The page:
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Kerry Washington Offers A Model Response To Airbrushing

Actress Kerry Washington demonstrates how a lady can express displeasure without torching people.


Last week, Kerry Washington took to Instagram to express her disappointment in the most recent airbrushing scandal of her career. Like many actresses in Hollywood, her features were altered to the point that some said she looked nothing like herself. Someone commented that she looked more like Scarlett Johansson. But the real problem wasn’t the contouring, the highlighting, or the airbrushing on the pages of AdWeek, it was the seeming lightening of her skin.

So…You know me. I’m not one to be quiet about a magazine cover. I always celebrate it when a respected publication invites me to grace their pages. It’s an honor. And a privilege. And ADWEEK is no exception. I love ADWEEK. It’s a publication I appreciate. And learn from. I’ve long followed them on Twitter. And when they invited me to do a cover, I was excited and thrilled. And the truth is, I’m still excited. I’m proud of the article. And I like some of the inside images a great deal. But, I have to be honest…I was taken aback by the cover. Look, I’m no stranger to Photoshopping. It happens a lot. In a way, we have become a society of picture adjusters – who doesn’t love a filter?!? And I don’t always take these adjustments to task but I have had the opportunity to address the impact of my altered image in the past and I think it’s a valuable conversation. Yesterday, however, I just felt weary. It felt strange to look at a picture of myself that is so different from what I look like when I look in the mirror. It’s an unfortunate feeling. That being said. You all have been very kind and supportive. Also, as I’ve said, I’m very proud of the article. There are a few things we discussed in the interview that were left out. Things that are important to me (like: the importance of strong professional support and my awesome professional team) and I’ve been thinking about how to discuss those things with anyone who is interested, in an alternate forum. But until then…Grab this week’s ADWEEK. Read it. I hope you enjoy it. And thank you for being patient with me while I figured out how to post this in a way that felt both celebratory and honest. XOXOXOX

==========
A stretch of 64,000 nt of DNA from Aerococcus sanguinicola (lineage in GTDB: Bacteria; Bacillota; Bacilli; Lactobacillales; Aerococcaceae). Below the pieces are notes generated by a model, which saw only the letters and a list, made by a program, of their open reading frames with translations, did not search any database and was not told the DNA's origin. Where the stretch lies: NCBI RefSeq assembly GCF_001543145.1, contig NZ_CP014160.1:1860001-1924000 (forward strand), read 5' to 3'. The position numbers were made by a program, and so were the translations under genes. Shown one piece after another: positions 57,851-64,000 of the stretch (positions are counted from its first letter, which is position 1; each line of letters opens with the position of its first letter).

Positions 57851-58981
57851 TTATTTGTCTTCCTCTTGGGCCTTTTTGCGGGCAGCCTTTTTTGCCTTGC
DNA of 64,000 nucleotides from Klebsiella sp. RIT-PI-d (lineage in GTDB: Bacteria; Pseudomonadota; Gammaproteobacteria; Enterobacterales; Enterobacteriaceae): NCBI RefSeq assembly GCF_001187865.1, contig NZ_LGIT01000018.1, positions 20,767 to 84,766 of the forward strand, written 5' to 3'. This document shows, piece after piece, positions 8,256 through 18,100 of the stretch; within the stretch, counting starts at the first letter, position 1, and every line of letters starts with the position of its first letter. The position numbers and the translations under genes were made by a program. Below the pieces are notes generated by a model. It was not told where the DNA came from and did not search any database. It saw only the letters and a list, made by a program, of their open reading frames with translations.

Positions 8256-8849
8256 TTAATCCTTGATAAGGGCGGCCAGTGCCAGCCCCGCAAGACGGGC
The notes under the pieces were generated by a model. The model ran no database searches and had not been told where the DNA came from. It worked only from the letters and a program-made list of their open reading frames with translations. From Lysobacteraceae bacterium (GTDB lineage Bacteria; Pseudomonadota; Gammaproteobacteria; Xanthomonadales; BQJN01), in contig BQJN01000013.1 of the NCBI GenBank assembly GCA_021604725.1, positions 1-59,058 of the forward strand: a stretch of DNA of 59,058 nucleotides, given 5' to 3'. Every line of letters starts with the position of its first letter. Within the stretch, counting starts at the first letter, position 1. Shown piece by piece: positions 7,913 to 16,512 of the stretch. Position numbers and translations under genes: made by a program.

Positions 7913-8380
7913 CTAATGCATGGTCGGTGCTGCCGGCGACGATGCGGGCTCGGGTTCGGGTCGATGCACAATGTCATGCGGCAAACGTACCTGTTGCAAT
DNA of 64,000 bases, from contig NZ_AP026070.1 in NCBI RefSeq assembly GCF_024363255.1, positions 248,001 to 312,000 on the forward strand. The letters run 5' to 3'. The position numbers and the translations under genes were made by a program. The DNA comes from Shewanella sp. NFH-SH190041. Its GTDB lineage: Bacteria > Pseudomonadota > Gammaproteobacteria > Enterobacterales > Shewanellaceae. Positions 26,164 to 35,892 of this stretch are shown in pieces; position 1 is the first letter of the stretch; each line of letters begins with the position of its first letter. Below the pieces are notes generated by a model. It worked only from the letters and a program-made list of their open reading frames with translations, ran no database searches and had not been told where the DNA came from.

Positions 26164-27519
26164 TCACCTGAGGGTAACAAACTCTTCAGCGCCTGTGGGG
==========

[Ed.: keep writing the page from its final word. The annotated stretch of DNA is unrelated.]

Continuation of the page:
A photo posted by Kerry Washington (@kerrywashington) on

Washington is more than a beautiful woman. She is a beautiful black woman, a role model, and an inspiration to millions of other black women. At a time when the media is constantly talking about the browning of America, it is unacceptable to see mainstream magazines, photos, and billboards still whitening models. This sends the message that a lighter complexion is still better.

In fact, this has happened to Washington before. Last year, after appearing on the cover of InStyle, she addressed fan concerns about her skin being lightened in a tweet saying discussions about race perception are “an important [conversation] to be had.” Instead of complaining about the changes, she noted that it was disappointing, but an opportunity to talk about race in America.

Her recent commentary on Instagram should be applauded. Not only did she thank the magazine for the opportunity and platform, but she gracefully handled the situation by expressing her frustration with alterations as a whole. She even noted the quality content of the print interview and a couple of photos inside the spread.

Washington could have said “shame on you” to AdWeek, or spurned them viciously, but she didn’t. She expanded upon her statement in an interview with Oprah on Super Soul Sessions by saying, “I was very taken aback and very uncomfortable about looking at an image that I did not recognize as myself. I felt like, in a way, that is not okay with me because that echoes that little girl that thought I wasn’t enough. And I know that I am enough, so don’t make me feel like I’m not enough by changing me to fit some idea of what you think I’m supposed to look like.”

I think she is perfect just the way she is.